1. Do not smoke or 2: Find another place and offer to shorten the stay (which is more friendly and flexible then cancelling)
Calling Airbnb will result in annoyance (as you described) and i also think Airbnb should not be bothered with such problems before trying to work it out with the guest. Also guests do not like it if you contact Airbnb without adressing the issue with themself in the first place. Then the "retalliation" wakes up and now you are finding yourself in more trouble !
As the guest has left, i think Airbnb shoud cancel the reservation asap, because continuation is useless and the refund process only will be delayed.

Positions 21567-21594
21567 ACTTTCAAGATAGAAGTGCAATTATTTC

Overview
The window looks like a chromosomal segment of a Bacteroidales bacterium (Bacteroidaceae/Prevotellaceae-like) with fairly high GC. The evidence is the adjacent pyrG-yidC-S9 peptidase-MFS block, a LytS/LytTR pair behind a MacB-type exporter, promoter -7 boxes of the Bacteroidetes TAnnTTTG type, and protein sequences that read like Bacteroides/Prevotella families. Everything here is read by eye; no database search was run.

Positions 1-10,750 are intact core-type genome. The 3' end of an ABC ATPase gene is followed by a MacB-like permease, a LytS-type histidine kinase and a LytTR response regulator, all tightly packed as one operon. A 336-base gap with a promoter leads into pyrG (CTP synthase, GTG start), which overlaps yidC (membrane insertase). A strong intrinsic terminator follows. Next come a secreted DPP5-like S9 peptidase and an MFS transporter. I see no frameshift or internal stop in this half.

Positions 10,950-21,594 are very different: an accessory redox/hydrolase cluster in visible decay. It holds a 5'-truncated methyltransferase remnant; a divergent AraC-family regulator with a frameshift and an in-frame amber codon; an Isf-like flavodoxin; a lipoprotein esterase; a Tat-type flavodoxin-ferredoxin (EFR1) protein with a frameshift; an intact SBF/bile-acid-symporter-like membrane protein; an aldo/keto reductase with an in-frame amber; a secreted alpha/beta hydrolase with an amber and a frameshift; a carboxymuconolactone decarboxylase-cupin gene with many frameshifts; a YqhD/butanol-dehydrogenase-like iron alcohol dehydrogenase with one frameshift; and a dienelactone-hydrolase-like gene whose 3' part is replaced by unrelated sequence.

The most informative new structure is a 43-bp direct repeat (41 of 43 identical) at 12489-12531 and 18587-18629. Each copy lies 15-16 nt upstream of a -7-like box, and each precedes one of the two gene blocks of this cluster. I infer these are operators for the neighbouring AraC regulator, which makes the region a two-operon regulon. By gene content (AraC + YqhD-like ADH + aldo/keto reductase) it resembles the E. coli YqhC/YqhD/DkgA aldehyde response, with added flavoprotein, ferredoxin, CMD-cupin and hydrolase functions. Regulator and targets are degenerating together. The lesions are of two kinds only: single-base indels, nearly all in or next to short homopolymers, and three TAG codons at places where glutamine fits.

About the camera's: I hope situation will be resolved soon, allthough such issues are taken very serious by Airbnb, what i read on the commuity.
@Carole212 I think Emiel's advice is good- just as a host should be notified by a guest if they find anything not working or not right, giving the host an opportunity to correct it, if your guests are breaking house rules, it's best to just start off by talking to them about it in an easygoing, friendly way, which may alter the behavior. Best to do it by message, rather than verbally, so there's a record. "Hi XX, I'm very sensitive to cigarette smoke and noticed you smoking right outside the open window last night. I do appreciate that you didn't smoke inside the unit, but my house rules state that guests are not to smoke anywhere on the property, so could you please go outside the gate to smoke. Even a bit wafting in gives me a bad headache. Thanks a lot."